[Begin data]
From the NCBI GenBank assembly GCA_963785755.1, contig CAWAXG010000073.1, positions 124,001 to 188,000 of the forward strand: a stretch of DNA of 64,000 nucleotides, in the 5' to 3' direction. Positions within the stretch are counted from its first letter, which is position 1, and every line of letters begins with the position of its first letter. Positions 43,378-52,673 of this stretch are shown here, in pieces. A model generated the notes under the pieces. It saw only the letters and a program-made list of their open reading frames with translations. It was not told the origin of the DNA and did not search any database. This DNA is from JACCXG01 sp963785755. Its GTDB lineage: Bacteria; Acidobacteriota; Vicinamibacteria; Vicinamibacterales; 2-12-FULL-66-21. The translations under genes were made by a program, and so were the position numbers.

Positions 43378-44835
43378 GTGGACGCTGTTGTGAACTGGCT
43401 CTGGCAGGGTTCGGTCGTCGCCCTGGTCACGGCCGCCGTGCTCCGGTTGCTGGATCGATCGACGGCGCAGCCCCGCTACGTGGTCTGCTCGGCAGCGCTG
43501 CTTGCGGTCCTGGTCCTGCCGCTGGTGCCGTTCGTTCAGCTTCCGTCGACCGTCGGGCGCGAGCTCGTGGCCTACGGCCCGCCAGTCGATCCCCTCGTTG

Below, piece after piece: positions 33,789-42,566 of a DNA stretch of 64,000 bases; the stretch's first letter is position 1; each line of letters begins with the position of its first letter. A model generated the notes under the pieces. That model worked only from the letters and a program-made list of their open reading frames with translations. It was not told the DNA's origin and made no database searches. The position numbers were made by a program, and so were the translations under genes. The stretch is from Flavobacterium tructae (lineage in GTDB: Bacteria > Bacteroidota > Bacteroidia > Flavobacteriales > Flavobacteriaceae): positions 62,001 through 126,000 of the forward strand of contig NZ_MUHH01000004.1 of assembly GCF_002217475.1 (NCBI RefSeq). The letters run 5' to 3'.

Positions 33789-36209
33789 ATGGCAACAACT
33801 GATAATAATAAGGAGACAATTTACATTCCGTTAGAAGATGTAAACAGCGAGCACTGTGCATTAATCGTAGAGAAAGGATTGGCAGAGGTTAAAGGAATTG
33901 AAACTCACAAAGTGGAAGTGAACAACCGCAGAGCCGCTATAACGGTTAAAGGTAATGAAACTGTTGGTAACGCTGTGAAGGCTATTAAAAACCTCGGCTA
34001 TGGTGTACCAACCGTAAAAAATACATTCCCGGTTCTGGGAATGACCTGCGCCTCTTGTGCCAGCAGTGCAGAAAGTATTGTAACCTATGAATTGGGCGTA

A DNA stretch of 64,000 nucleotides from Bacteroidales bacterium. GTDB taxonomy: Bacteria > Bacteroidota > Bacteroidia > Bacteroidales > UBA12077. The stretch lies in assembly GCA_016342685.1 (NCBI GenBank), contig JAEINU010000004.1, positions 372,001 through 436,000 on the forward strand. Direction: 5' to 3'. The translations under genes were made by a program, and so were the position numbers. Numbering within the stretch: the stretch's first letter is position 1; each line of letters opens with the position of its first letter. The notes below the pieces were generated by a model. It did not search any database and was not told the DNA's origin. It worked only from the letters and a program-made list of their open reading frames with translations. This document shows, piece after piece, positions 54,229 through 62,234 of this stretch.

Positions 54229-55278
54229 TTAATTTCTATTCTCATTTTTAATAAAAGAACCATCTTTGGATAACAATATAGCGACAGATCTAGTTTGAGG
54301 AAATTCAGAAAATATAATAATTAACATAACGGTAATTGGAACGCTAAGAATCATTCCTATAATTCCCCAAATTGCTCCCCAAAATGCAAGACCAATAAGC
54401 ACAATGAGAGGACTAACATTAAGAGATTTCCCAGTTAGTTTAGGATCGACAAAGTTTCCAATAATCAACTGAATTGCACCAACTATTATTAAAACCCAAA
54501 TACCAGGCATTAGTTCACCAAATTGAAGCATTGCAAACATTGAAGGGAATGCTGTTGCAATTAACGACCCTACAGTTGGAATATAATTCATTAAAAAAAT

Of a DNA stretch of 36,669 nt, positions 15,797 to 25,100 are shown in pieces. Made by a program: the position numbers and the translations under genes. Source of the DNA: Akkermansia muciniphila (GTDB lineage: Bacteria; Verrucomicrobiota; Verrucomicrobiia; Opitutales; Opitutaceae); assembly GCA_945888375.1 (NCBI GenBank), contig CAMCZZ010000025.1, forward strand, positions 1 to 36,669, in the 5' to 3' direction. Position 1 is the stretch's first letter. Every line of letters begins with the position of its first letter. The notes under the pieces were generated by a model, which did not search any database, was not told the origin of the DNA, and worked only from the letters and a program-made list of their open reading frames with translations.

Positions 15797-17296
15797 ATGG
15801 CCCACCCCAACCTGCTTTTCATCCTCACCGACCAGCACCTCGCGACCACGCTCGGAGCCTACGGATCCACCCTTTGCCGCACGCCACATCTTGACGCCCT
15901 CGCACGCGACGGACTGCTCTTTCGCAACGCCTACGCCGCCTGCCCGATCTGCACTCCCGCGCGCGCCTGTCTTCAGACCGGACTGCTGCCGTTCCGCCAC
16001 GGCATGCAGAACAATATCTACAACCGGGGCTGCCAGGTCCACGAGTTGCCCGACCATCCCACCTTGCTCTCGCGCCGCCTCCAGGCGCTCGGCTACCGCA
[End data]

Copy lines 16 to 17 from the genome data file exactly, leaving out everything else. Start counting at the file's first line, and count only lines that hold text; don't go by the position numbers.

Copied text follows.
54401 ACAATGAGAGGACTAACATTAAGAGATTTCCCAGTTAGTTTAGGATCGACAAAGTTTCCAATAATCAACTGAATTGCACCAACTATTATTAAAACCCAAA
54501 TACCAGGCATTAGTTCACCAAATTGAAGCATTGCAAACATTGAAGGGAATGCTGTTGCAATTAACGACCCTACAGTTGGAATATAATTCATTAAAAAAAT